In 1939, Ned Washington first inspired dreamers with his evocative lyrics for the song “When You Wish Upon a Star,” which he co-wrote with fellow Legend and composer Leigh Harline. The beloved ballad, first introduced by Jiminy Cricket in the animated feature Pinocchio, remains the signature song of The Walt Disney Company today.
Ned was passionate about putting words to music and, subsequently, garnered three Academy Awards®, two of which were for his work on Pinocchio, including Best Song (“When You Wish Upon a Star”) and Best Music and Original Score.
As animator and Disney Legend Frank Thomas recalled, during the film’s production “Ned would sit facing Walt, knee-to-knee, and while Leigh (Harline) played a song they’d developed on the piano, Ned would slap Walt’s knee and say ‘Oh, you’re gonna’ love this…’ and ‘Oh, listen to this, Walt…” He was very enthusiastic to the point Walt finally said, ‘For crying out loud Ned, let me listen to the song!’”
Born August 15, 1901, in Scranton, Pennsylvania, Ned was the only one of nine children who did not study music. Rather, he wrote poems, some of which was published in local newspapers and magazines.
At 21, he moved to New York to break into show business, booking acts in vaudeville theaters and emceeing shows.
He wrote songs in his spare time and, in 1928, famed Broadway producer Earl Carroll used one of Ned’s creations in his popular stage revue Vanities. A year later, Warner Brothers hired him to write lyrics for talking pictures; these would include the popular song “Singing in the Bathtub,” featured in the all-star flick Show of Shows.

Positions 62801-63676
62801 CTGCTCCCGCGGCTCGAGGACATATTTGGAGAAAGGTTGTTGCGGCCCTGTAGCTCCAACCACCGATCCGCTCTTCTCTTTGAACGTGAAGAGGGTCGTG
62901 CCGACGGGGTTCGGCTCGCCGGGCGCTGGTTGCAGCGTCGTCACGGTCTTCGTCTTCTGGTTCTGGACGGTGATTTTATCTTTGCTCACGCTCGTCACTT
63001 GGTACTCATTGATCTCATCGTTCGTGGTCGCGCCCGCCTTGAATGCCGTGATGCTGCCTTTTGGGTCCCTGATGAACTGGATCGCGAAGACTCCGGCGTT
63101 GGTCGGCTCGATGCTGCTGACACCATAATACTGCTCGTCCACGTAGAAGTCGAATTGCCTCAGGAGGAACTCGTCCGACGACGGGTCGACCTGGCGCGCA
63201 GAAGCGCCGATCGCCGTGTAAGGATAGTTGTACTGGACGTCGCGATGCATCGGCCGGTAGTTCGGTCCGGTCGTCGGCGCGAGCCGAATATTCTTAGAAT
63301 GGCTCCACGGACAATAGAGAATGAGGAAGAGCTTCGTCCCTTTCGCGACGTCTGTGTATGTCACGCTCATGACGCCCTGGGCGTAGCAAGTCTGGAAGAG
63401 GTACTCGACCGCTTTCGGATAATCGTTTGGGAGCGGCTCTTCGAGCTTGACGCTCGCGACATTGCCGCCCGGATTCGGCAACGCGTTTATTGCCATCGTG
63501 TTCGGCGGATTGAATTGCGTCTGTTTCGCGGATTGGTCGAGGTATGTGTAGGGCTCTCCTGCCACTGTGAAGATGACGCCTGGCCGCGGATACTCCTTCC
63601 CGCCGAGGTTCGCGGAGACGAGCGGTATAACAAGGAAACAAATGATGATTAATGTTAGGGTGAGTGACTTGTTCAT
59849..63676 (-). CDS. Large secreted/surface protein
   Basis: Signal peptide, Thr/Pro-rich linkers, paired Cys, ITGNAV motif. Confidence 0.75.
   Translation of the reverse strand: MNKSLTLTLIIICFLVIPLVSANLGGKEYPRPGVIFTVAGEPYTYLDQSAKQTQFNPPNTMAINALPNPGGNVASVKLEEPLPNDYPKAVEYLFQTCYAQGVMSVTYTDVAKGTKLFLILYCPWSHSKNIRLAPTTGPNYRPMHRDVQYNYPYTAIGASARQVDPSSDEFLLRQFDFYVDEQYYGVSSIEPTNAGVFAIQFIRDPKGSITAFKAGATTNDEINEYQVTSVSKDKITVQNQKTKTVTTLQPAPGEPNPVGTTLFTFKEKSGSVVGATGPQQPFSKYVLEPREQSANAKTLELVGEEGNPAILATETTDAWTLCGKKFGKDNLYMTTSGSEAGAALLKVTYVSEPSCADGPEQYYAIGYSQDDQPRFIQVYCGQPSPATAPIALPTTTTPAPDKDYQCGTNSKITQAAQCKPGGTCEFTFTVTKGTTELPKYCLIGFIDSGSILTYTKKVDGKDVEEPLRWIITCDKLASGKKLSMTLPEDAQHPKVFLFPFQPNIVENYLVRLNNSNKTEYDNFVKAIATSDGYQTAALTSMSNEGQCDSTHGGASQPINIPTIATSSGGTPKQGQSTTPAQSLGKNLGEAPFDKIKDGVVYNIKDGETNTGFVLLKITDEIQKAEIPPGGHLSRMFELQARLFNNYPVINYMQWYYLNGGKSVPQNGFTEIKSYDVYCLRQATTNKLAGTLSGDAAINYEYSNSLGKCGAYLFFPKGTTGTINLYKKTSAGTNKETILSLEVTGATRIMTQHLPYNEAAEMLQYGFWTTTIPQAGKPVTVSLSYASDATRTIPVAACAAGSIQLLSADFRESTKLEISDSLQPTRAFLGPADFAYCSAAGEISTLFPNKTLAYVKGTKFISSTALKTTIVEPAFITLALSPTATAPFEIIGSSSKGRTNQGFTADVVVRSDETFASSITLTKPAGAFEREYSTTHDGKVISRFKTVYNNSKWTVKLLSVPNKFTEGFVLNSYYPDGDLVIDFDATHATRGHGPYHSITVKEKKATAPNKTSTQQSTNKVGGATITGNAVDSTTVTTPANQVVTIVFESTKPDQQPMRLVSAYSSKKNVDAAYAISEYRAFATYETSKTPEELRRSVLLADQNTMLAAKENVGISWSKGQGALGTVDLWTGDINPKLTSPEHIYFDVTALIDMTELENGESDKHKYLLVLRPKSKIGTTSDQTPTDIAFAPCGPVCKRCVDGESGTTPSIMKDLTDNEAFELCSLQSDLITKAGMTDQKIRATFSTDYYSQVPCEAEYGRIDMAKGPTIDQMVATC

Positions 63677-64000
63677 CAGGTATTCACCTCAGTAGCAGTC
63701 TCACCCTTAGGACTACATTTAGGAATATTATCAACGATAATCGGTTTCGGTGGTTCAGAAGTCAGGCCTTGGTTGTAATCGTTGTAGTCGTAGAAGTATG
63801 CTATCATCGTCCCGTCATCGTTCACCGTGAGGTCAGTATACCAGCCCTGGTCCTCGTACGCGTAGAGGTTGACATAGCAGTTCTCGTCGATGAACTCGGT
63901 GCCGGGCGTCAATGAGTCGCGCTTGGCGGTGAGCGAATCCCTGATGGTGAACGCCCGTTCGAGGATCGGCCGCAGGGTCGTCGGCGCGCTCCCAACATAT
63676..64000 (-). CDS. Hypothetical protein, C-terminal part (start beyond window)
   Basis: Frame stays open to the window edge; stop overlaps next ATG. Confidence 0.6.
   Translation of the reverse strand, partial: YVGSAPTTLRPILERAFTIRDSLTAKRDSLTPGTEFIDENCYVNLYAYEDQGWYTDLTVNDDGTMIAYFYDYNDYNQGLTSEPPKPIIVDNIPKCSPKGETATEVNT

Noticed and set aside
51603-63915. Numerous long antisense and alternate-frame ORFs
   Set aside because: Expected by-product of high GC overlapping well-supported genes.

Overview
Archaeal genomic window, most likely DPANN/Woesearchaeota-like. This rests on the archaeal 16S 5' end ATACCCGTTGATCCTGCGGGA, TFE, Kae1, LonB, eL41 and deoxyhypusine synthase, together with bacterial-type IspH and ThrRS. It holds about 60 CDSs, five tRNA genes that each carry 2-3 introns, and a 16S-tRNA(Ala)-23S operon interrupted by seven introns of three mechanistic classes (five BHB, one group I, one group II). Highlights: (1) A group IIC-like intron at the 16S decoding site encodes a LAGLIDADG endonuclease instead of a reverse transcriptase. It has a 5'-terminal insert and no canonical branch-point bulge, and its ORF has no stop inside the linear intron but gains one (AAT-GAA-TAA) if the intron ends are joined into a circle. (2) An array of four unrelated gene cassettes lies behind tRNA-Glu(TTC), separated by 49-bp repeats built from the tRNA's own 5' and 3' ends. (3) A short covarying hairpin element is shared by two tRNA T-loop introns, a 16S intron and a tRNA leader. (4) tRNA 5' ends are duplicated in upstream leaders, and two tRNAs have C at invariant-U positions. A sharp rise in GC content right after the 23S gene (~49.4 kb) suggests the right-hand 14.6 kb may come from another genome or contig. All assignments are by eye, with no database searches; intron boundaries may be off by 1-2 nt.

In 1932, bandleader Tommy Dorsey adopted Ned’s “I’m Getting Sentimental Over You” as his signature tune and, in 1933, Ned collaborated with crooner Bing Crosby writing lyrics for the love song “A Ghost of a Chance.”
Ned arrived at Disney in 1938 and received Oscar® nods for “Baby Mine,” featured in Dumbo, and for the title song of Saludos Amigos. Ned also wrote lyrics for “I’m a Happy-Go-Lucky Fellow,” featured in the “Mickey and the Beanstalk” sequence of Fun and Fancy Free.
During his 40-plus year career, he wrote music with famed composers including Victor Young (“Stella by Starlight” for The Uninvited in 1944) at studios ranging from Metro-Goldwyn-Mayer to Paramount. Other popular standards by Ned include “Nearness of You” with Hoagy Carmichael, and “Someday I’ll Meet You Again” with Max Steiner.
His unique flair for penning motion picture title songs—he wrote 40 in all–led to High Noon, starring Gary Cooper; it earned Ned his third Academy Award. Another them, for The High and the Mighty starring John Wayne, won him another of 12 total Oscar nominations. In between motion pictures he wrote for radio and stage, and, crossing over into early television, created theme songs for such series as Rawhide.
Ned Washington passed away on December 20, 1976, in Beverly Hills, California.